These two flowers have travelled round a bit – in and out of a zip lock bag getting a bit wrinkled on the way but now they are finished
They are larger than the previously completed flowers; adding the diamonds gives more design possibilities the idea for which came from ‘Quilting on the Go!’ by Jessica Alexandrakis. This is a very good book for people new to EPP (English paper piecing) or if you have experience, full of good ideas and design projects big and small.
I particularly like the leaves. The stripy material is one that I had doubts about when I bought it; was the colour too acidic? But I love it as the leaves because they set the pink off so well
What are you up to this Sunday? Pop over to Kathy’s quilts if you need some inspiration http://www.kathysquilts.blogspot.ca/ and see what everyone else is up to
I had to make this when I was trying to decide the layout of the little fans for ‘Fanfare’. The pieces are so small that a design wall would be ridiculous. Putting them on my drawing board was ok until a breeze blew half of them on the floor, so I had to come up with an alternative and a lightweight mini design board was the answer
- Take a piece of polystyrene around 60 x 40 x 2 or 3 cms (or whatever size you want) to use as the core of the board. I was lucky as I had a piece of polystyrene packing in the garage measuring 59cms x 39cms x 2cms.
- Draw round it on a piece of scrap cardboard box twice and make a sandwich for extra strength using PVA or white craft glue, as shown in the photo. Weigh it down with heavy books
- Once the glue has dried cover with batting which will need to be bigger than the board by about 12cms so that it can wrap around to the back. Use PVA or white craft glue again and spread out evenly. I made a spreader with an offcut of cardboard – it went soggy with use but lasted long enough to finish the board.
- You could use different size scraps of polystyrene as long as they are the same thickness as they will be held together by the cardboard. The same applies to the batting, any scraps can be stuck to the cardboard so all those strips cut off after basting can be put to good use – Re-use is better than recycling!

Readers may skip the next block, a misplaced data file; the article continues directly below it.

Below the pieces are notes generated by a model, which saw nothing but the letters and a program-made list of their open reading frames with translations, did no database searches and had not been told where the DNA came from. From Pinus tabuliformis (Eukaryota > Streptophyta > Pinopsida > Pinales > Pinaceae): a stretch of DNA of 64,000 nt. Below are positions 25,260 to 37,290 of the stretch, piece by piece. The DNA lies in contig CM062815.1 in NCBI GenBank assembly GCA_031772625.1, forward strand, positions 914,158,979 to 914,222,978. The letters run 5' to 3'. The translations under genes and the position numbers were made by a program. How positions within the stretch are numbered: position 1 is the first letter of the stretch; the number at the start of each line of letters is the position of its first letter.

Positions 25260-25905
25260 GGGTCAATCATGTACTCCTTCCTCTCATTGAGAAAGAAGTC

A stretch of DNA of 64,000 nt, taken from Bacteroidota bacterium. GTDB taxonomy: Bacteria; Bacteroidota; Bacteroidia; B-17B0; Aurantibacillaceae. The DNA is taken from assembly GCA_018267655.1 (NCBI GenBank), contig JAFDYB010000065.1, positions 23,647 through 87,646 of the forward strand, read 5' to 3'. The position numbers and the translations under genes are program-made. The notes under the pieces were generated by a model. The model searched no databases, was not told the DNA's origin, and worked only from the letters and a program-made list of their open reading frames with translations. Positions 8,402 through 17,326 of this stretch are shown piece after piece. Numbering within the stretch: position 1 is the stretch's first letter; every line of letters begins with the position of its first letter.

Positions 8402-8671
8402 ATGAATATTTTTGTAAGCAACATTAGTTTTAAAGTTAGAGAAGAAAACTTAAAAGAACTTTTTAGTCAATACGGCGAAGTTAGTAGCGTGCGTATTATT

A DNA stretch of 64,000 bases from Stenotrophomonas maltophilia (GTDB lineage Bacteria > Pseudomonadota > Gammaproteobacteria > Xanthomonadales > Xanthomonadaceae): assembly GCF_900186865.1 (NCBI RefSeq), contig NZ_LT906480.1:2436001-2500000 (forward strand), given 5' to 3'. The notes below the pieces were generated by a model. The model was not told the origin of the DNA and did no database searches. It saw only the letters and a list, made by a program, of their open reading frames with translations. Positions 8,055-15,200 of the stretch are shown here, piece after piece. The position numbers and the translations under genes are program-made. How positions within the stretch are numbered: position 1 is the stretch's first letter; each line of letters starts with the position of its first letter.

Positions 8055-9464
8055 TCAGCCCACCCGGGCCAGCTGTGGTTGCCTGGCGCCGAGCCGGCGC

It works fine with EPP projects too when you can’t decide which way round your fussy cut hexagons look best, or which centre to use in your flowers. Looking at the orange flower I decided I need more fabric to make them both!
I also find it useful when I am pressing multiple sections of more than one block when chain piecing. Sometimes they can get mixed up but using the board you can press and replace in the appropriate block with no problems
The Slow Stitching Movement has been steadily gaining ground recently and is a reaction against the tendency to rush the creative process; to produce something, anything, rather than enjoy the process itself. Formally launched by Mark Lipinski and modelled after the Slow Food Movement they believe that;
” … speed can kill creativity and the enjoyment of our creative pursuits. Maybe what we really need to do is slow down, enjoy the process, and create fiber art that we’re really proud of.”
They are not the only advocates slow stitching, there are many others with a quiet passion for this way of working. At the moment Kathy is hosting a link up for Slow Sunday Stitching which you can find here. Why not grab her button like I did and join in.
My contribution at the moment is a grandmother’s flower garden. Started before I heard of The Slow Stitching Movement or Kathy’s’ blog, it is good to know that there is a growing appreciation, once again, for hand-stitched work. That doesn’t mean that machined quilts, chain piecing and easy blocks don’t have a place any more -they do, and I enjoy these too but in a different way.
The sewing machine ties us to the workbench, the noise inhibits conversation and drowns out music from the radio. Slow stitching is more sociable. I can sit and stitch with my other half while he relaxes watching a film, or I can join a group to stitch in park, pub or home.
Slowness is the important part here, not that it is by hand as Lucie Dutton writes in her piece as a guest blogger for slowstitching.com. I recommend this as a cautionary tale about losing sight of what the movement means and what happens when you don’t slow down